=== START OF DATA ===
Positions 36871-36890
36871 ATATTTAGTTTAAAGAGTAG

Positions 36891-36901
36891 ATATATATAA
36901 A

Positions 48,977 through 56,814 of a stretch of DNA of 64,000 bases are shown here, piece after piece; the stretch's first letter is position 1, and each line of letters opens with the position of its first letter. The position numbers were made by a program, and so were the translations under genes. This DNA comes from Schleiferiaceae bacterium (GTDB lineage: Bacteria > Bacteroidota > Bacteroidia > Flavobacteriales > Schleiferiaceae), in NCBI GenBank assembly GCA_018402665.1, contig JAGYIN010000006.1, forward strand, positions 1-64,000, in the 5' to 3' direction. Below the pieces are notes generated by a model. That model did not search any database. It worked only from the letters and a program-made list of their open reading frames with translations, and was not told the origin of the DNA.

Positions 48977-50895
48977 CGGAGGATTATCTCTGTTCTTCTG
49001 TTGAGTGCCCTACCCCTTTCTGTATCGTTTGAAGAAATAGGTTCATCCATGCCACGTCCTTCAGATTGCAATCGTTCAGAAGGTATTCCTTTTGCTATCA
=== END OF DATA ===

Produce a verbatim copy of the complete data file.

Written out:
Positions 36871-36890
36871 ATATTTAGTTTAAAGAGTAG

Positions 36891-36901
36891 ATATATATAA
36901 A

Positions 48,977 through 56,814 of a stretch of DNA of 64,000 bases are shown here, piece after piece; the stretch's first letter is position 1, and each line of letters opens with the position of its first letter. The position numbers were made by a program, and so were the translations under genes. This DNA comes from Schleiferiaceae bacterium (GTDB lineage: Bacteria > Bacteroidota > Bacteroidia > Flavobacteriales > Schleiferiaceae), in NCBI GenBank assembly GCA_018402665.1, contig JAGYIN010000006.1, forward strand, positions 1-64,000, in the 5' to 3' direction. Below the pieces are notes generated by a model. That model did not search any database. It worked only from the letters and a program-made list of their open reading frames with translations, and was not told the origin of the DNA.

Positions 48977-50895
48977 CGGAGGATTATCTCTGTTCTTCTG
49001 TTGAGTGCCCTACCCCTTTCTGTATCGTTTGAAGAAATAGGTTCATCCATGCCACGTCCTTCAGATTGCAATCGTTCAGAAGGTATTCCTTTTGCTATCA